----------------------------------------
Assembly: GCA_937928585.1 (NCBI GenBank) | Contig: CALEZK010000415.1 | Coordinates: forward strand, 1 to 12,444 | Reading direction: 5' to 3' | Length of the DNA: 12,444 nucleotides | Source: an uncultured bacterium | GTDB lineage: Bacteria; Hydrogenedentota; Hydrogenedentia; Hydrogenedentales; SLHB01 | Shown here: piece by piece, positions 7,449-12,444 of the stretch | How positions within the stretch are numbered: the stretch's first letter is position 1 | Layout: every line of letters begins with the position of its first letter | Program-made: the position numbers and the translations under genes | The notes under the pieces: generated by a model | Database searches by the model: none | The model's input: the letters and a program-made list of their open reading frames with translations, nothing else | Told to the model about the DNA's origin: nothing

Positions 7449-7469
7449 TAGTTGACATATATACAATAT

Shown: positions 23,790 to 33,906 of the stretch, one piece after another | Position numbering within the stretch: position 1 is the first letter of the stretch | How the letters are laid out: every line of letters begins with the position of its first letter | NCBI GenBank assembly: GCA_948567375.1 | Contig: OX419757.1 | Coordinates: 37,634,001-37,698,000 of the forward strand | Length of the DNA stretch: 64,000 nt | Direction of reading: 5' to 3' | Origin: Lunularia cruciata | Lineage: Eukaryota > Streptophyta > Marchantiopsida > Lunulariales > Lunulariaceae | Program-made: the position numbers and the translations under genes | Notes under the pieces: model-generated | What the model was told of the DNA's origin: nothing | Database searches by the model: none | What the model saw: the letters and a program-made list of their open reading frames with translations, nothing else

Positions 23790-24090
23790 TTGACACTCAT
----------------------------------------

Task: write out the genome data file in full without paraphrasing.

Assembly: GCA_937928585.1 (NCBI GenBank) | Contig: CALEZK010000415.1 | Coordinates: forward strand, 1 to 12,444 | Reading direction: 5' to 3' | Length of the DNA: 12,444 nucleotides | Source: an uncultured bacterium | GTDB lineage: Bacteria; Hydrogenedentota; Hydrogenedentia; Hydrogenedentales; SLHB01 | Shown here: piece by piece, positions 7,449-12,444 of the stretch | How positions within the stretch are numbered: the stretch's first letter is position 1 | Layout: every line of letters begins with the position of its first letter | Program-made: the position numbers and the translations under genes | The notes under the pieces: generated by a model | Database searches by the model: none | The model's input: the letters and a program-made list of their open reading frames with translations, nothing else | Told to the model about the DNA's origin: nothing

Positions 7449-7469
7449 TAGTTGACATATATACAATAT

Shown: positions 23,790 to 33,906 of the stretch, one piece after another | Position numbering within the stretch: position 1 is the first letter of the stretch | How the letters are laid out: every line of letters begins with the position of its first letter | NCBI GenBank assembly: GCA_948567375.1 | Contig: OX419757.1 | Coordinates: 37,634,001-37,698,000 of the forward strand | Length of the DNA stretch: 64,000 nt | Direction of reading: 5' to 3' | Origin: Lunularia cruciata | Lineage: Eukaryota > Streptophyta > Marchantiopsida > Lunulariales > Lunulariaceae | Program-made: the position numbers and the translations under genes | Notes under the pieces: model-generated | What the model was told of the DNA's origin: nothing | Database searches by the model: none | What the model saw: the letters and a program-made list of their open reading frames with translations, nothing else

Positions 23790-24090
23790 TTGACACTCAT